However, another problem you may not have thought of is your pooch sensing the pests. Can your dog really sense the pests, and if so, how? There’s some debate about all of this, but learning more about it could save you a bigger mess in your yard.
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Signs Your Dog Hears or Smells a Pest
Most sources say that it’s likely dogs sense pests through their senses of smell and hearing. So, you might notice your dog is on high alert if they hear or senses a pest in their yard, and you might also notice your dog sniffing around the general area where that pest may be hiding. Your pooch may start barking, and they may even start digging to find the pest.
If your dog happens to see a pest come up from underground, be alert yourself. Your furry friend may chase the pest and attempt to catch it. It’s up to you if you want to allow your dog to catch pests or not. Some breeds are better at catching pests than others.
Also, if your pooch chases the pest into a hole, they may start digging up your yard to try and find the pest. This can create an even bigger mess and more problems for your already ailing yard!
- Chasing the pest
- Attempting to catch the animal
- Circling the animal's hole
History of Dogs and Pest Control
Historically, dogs have been a big part of farming and catching pests for years. According to scientists, dogs have been domesticated for over 10,000 years. Though, we’re not exactly sure when they started being used for farming, they have been a big part of it for many years. They’ve been used for herding animals, protection, and in some cases, getting rid of pests.
Several years ago, a rancher recounted watching a friend's dog catch ground squirrels around local orchards. As workers cared for the trees, he noticed the workers’ dog running along the ground sticking its head in the ground around the trees. It turns out that the dog was catching ground squirrels.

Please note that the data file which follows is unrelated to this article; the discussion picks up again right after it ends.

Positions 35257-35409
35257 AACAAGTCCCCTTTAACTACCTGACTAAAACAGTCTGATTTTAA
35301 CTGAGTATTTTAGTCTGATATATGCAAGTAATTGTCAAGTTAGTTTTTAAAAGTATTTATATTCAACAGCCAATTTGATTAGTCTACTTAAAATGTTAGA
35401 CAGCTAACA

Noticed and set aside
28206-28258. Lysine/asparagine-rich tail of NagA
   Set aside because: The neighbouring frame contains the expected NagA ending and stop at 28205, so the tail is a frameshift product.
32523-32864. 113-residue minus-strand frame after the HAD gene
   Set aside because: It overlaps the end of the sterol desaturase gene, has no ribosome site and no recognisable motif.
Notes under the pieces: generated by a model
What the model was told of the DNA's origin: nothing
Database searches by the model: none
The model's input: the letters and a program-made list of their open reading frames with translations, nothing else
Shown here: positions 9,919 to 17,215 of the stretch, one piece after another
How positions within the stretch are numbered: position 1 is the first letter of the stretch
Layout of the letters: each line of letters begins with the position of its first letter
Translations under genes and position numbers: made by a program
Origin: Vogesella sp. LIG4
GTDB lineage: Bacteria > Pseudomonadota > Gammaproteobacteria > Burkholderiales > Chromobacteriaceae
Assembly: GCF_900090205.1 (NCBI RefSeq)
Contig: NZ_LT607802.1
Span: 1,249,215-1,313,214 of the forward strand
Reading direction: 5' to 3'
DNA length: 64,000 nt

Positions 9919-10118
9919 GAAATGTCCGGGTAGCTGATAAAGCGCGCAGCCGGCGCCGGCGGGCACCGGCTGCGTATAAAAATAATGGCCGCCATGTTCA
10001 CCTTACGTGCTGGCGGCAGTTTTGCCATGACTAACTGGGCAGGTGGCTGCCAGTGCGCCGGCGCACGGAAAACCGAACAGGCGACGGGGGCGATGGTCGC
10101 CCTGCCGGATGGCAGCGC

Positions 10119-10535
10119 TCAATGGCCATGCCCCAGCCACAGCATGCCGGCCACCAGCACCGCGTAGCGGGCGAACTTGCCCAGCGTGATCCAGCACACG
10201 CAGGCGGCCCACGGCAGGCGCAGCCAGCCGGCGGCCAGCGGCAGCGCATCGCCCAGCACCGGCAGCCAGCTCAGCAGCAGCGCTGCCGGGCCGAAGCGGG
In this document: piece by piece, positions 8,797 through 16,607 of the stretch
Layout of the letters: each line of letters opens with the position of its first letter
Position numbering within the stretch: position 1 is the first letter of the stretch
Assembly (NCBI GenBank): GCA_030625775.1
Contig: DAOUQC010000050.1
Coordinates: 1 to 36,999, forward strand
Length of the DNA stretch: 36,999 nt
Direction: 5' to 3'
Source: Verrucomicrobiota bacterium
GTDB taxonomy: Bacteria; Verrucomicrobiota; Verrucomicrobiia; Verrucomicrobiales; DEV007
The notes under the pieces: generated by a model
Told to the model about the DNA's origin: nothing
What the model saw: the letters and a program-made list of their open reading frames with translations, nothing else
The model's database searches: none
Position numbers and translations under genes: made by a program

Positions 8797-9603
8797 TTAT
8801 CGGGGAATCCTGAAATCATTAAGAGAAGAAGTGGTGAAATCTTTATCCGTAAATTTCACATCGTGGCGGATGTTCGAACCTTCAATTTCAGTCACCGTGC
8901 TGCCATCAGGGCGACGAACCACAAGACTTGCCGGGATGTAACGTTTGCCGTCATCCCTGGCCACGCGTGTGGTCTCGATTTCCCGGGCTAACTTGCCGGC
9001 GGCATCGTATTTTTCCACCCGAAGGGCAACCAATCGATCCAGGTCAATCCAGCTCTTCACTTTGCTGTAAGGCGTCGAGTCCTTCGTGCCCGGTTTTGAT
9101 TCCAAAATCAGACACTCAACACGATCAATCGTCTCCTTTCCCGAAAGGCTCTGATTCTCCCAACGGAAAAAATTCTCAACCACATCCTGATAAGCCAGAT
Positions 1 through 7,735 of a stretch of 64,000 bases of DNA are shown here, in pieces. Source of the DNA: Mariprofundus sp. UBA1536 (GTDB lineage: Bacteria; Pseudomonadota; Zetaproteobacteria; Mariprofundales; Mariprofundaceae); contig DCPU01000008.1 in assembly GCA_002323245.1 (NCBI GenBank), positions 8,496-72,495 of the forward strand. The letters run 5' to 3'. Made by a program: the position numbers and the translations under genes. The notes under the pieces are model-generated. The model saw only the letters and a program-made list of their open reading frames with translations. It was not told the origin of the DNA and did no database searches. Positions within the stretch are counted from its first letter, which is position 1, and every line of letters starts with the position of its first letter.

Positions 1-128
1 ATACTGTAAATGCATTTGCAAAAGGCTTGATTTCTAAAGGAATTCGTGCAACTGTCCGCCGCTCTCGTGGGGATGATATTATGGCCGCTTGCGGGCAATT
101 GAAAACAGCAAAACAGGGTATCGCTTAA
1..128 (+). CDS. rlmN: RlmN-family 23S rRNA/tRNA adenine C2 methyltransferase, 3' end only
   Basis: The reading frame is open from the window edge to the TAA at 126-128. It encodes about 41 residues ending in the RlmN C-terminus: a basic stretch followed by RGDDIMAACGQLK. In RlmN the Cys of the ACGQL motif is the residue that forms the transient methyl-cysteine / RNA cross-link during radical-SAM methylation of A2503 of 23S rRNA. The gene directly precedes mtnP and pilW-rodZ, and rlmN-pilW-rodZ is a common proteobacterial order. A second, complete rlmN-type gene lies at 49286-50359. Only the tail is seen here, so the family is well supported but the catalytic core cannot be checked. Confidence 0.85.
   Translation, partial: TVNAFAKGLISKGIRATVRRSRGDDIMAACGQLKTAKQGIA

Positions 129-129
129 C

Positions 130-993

The rancher was surprised but very excited to see that a dog could do this. Ground squirrels in the area were known for eating crops, and their holes in the ground were a huge danger for horses. If horses get their legs stuck in the holes, they can break their legs and die. He didn’t know the dog was even capable of catching, much less sensing the pests.
Science Behind Dogs Hearing or Smelling Pests
Scientifically, dogs senses are absolutely amazing. One of their strongest senses is their hearing. In fact, according to Service Dog Central, some studies have shown that dogs can hear frequencies twice as great as humans. They also go on to say that while humans can hear things about 20 feet away, dogs can hear things 80 feet away. So, it’s not far-fetched to think that a dog would be able to hear pests underground.
Dogs’ sense of smell also proves very useful for finding pests. Your pooch’s sense of smell is crazy-sensitive. According to Nova, dogs have “300 million olfactory sensors.” So, your pooch is more than able to smell pests underground.
Training Your Dog to Catch Pests
As far as training your dog to sense and catch pests, dogs love to hunt. So, some dogs may just go after pests without any training. However, if you’re serious about training your dog to hunt, there are a lot of different methods.
It might be best to talk with an experienced dog owner who maybe works in the ranching or farming industry. Also, as mentioned before, some breeds of dog are better for catching pests. AnimalRemover.com says while all dogs love to hunt, Terrier breeds might be the best at hearing the pests.
As far as safety goes, AnimalRemover.com had some more great tips. While it isn’t bad to let your dogs catch pests, if you are using poison, your dog might come in contact with that and get sick. So, they mentioned potentially using traps instead of poison to catch pests.
Another thing to keep in mind is that animals in the rodent family, like moles, can carry rabies. So, if your dog catches a pest and starts acting strangely, it’s important to get your pooch to the vet ASAP to rule out any issues.
Safety Tips When Dealing with Pests:
Use traps instead of poison in case your dog catches a pest that's been poisoned.
If your dog starts acting strangely after catching a pest, take your dog to the vet to be checked for rabies.
Watch for holes or burrows in the ground that could potentially harm your animals.